BirdPhotographers.net is a great site and you will improve your photography skills with great critiques, and posts from other members. Also it is only $20 dollars/year. Quite a bargain.
I think a lot of you know about this feature, maybe some don't. Pretty handy feature. Thanks to my friend George who reminded me about this. Note not all cameras have it. Just check and see if you see and AF-ON button on the back of your camera. Here is the link. http://www.youtube.com/watch?v=FzqQskGoURE
This is something I never knew about before. A good reason to shoot Live View with your Electronic First Curtain Shutter Enabled. (EFCS)
A great read from Robert O'Tooles' January 2014 Newsletter. http://www.robertotoole.com/2014/01/28/electronic-first-shutter-curtain/
It is another dull winter day. I was given these paperwhite bulbs for Christmas, and they have just come in to bloom. So I set up a little indoor shoot using window light and the 100mm macro lens. I used a green matte board for the background and used a silver reflector to brighten up the centers of the flowers. They look like miniature daffodils and have a wonderful fragrance.
I used the image overlay feature of the 5D Mark III and shot one shot with a shallow DOF and the other quite blurry. I combined them using the "average" mode of the camera. After a few tonal tweaks and a little vibrance in Photoshop I added some textures for the final picture. It makes a lovely print on Velvet Fine Art paper. I must say it is one of my favourite images.
Thinking of selling your camera? I found a neat little app that will be able to determine your shutter actuations and help you put a value on your camera when you put it up for sale. It is called EOScount.com It will allow you to hook up your camera via the USB cable that came with your kit. It will read the serial number if it is able to determine the number of pictures taken. Then for a small fee (1.79 via PayPal) it will give you the shutter count. Helpful when determining a selling price for your camera!
From an excerpt from the Ontario Beekeepers Association:
"Ontario's bees are dying in massive numbers due to the pervasive use of neonicotinoid pesticides on our agricultural field crops. Fully a third of our food relies on pollinators: without bees, Ontario's food supply could be in serious trouble. Further, these chemicals leach into soils, groundwaters and waterways, and can persist for years, killing not only bees, but other pollinators, aquatic insects, amphibians and birds.
We already have sufficient evidence to prove that neonicotinoid pesticides are killing our bees.
Canada's Pesticide Management Regulatory Agency has confirmed that last year's widespread bee deaths in Ontario were caused by neonicotinoid pesticides. As well, dozens of independent, peer reviewed scientific research studies have concluded that these pesticides pose a significant threat to bees and other wildlife. Furthermore, science and experience has shown that neonicotinoids don't really increase significant agricultural yield in the long run.
Join Ontario's beekeepers and their agricultural, environmental and scientific partners in urging Premier Wynne to ban neonicotinoid pesticides in time for the 2014 planting season.
Ontario's bees are in unprecedented peril. In the past two years alone, Ontario has seen a 35% decline in honey bees. The time for urgent, precautionary action is now."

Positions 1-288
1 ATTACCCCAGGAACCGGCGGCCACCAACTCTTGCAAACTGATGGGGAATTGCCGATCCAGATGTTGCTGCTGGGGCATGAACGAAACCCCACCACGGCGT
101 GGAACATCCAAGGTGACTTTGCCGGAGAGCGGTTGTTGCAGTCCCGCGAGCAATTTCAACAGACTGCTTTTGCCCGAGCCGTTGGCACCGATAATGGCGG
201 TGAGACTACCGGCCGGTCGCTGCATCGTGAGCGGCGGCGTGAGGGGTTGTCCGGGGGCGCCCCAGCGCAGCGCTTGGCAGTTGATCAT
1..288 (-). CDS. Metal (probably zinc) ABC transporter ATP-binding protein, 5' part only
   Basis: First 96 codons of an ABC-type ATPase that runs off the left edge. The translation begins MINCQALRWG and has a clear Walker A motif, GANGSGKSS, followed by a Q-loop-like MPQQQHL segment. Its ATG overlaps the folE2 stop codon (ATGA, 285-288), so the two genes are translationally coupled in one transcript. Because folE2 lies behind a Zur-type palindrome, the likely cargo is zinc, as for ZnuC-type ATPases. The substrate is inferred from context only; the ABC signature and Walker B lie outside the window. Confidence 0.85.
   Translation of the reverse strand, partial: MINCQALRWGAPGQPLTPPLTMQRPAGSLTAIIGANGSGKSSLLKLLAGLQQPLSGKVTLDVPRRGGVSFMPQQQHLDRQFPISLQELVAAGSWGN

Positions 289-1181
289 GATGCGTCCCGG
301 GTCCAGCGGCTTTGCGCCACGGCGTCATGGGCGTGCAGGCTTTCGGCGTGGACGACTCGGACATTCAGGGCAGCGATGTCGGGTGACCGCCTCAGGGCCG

For information on the science behind our position: OBABee Cause. Sign this petition and
share with everyone here.
The European Union has banned this pesticide for two years. Also the bees die a horrible
death and become paralyzed and die. I think this is important.
Please sign this petition.
An excellent article by photographer E.J. Peiker in his quarterly "Quack Newsletter", the Summer 2013 edition. http://www.ejphoto.com/newsletter.htm Too long to reprint here, but worth the read.
I found lots of books on how to shoot IR images, but few on how to process your RAW images. I had my old Canon 20D converted to Super Colour IR by LifePixel. Every so often they have specials so check their site. They also have lots of information on infrared photography and video tutorials.
First off I try and shoot a piece of white paper in the light I am shooting and do a custom white balance in the camera. I have heard that shooting green grass works well too, although I have not tried that method.
Also when shooting IR the camera likes sky, water and anything with chlorophyll in it so try and get these elements in your images. Also I bracket expose in camera because it is really easy to blow out the highlights in an image. More often than not the image I choose will be at -2 or -1 when shot in manual mode. I use the 50mm for shooting.
When you have your image in Camera Raw I use the white balance dropper and place it on part of the image that I think that is close to middle green. This will usually change your colour temperature to 2000K and change the tint dramatically (it will end up in the green side). Now open your shot in the editor of your choice. I then run the
image through a noise reduction program. Then I run the photo through an
action from here http://khromagery.com.au/resources.html
You can download this and add it to your actions dropdown menu. (This
site also has an excellent write-up on IR so it is worth
reading. It recommends lenses and cameras that are best for doing
IR. ) The action will swap the red and blue colour channels as well
as adjust contrast, and hue and saturation. Finally if the image
needs a colour boost I adjust in LAB. The more you practice the
better you will get at converting. I find it helpful to have sky in the
image, then I know how far to adjust the hue slider. Anyways, happy
B and H tested a Canon T5i and a Nikon D 5200 with a lens on yesterday and dropped them both from a height of 4 feet to see how they would hold up. The lenses were toast and the Nikon needed some time to recover, but after putting new lenses on they both worked. Canon was declared the winner as it had fewer scratches.
In this same vein, the following is a video of a Canon 7D that was put through various forms of abuse.
You'll be surprised at how durable it really is.
The stamens of an apricot.
Japanese graphic designer turned artist Susumi Nishinaga has used an electron microscope to delve deep into the fabric of the petal, leaves, and pollen. He then colours the scanning electron microscope (SEM) to colour the images using a computer to reveal the building blocks of life.
From an article originally posted on the UK Guardian, May 19/2013.
More images available to view here: http://gajitz.com/look-closer-stunning-up-close-electron-microscope-art/
My apologies for no blog entry as of late. I had a bad ankle fracture and leg break. I have not been motivated or able to do much of anything lately. I hope to be up and running soon.
Nature Images and More!